The Bush-Gore election of 2000 was contested right into the Supreme Court. The differences, however, are significant. The post-election fight took place between two men still candidates, to decide a winner. Trump is the President Elect, and the process, whatever it is, seeks to overturn, not decide, that result. In Bush-Gore, once the Court declared a winner, the results were accepted, albeit reluctantly by some, and America moved on. Lastly, the struggle between Bush and Gore took place in open court, not via leaks and classified documents.
There is also the argument, basically a variation of “if you have nothing to hide you have nothing to fear” that Americans should be willing to submit to post-election recounts and investigations, themselves often inconclusive or subject to another round of questions, to “prove” nothing went amiss. There is danger in confusing a potential body blow to the electoral process, seeking to overturn a completed election, with casting it all as benign verification.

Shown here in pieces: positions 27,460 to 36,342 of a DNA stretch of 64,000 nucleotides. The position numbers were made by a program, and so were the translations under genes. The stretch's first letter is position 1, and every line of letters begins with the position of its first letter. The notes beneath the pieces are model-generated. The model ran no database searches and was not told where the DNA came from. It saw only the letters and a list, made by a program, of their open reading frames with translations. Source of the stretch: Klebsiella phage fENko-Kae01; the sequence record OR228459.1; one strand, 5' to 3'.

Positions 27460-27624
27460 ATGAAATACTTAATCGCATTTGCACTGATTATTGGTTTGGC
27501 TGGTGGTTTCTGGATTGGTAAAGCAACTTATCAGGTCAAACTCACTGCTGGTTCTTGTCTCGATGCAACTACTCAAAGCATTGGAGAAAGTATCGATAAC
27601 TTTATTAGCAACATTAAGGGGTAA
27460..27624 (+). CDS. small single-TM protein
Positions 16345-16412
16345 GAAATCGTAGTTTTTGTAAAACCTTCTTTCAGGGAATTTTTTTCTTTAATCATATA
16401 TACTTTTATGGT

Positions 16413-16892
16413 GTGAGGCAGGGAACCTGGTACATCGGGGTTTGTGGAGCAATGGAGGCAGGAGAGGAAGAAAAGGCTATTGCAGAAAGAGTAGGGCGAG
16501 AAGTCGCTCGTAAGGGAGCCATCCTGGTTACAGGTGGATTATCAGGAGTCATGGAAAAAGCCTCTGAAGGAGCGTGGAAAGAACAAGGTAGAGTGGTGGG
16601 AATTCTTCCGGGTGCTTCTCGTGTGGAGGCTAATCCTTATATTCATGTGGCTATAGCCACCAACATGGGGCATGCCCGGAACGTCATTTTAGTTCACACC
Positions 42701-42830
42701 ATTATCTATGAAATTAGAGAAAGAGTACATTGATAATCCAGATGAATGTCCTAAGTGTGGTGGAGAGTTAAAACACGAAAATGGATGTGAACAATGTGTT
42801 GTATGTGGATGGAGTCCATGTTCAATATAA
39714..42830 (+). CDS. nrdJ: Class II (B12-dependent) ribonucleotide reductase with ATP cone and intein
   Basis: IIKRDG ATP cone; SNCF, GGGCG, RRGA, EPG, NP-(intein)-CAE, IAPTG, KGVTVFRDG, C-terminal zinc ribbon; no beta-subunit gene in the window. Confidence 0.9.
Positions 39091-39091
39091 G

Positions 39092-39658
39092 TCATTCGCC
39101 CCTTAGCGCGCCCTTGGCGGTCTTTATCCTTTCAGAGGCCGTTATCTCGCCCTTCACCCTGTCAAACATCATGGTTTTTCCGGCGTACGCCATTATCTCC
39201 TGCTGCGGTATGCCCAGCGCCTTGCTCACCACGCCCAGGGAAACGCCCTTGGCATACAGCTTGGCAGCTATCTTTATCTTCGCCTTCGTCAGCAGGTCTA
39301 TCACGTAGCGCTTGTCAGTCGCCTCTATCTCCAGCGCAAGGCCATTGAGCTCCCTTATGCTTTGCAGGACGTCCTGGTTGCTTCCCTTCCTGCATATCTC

An additional danger is in the McCarthy-esque conflating of opposition to these efforts with a lack of patriotism, and by invalid extension, support for America’s enemies. To remain skeptical is to stand against the United States. To question the CIA is to disrespect our intelligence professionals. Journalists who do not support the accusations are said to be either active Russian agents of influence or “useful idiots” too dumb to know they are being manipulated.
The real impact of all this will be felt long past Trump’s tenure.
Democrats, Republicans, and players such as the CIA will have four years to consider how this process of delegitimizing a President Elect could work more effectively next time. The people who support extra-Constitutional steps now because of Donald Trump will find those same step will be available in later elections, to use against a candidate they favor. Voting can potentially become only a preliminary gesture, with real struggle only starting after the election itself.
Many are deeply upset Hillary Clinton lost. Many are unsure, even fearful, of a Trump presidency. But once you let the genie of trying to overturn an election loose, you won’t be able to stop it next time.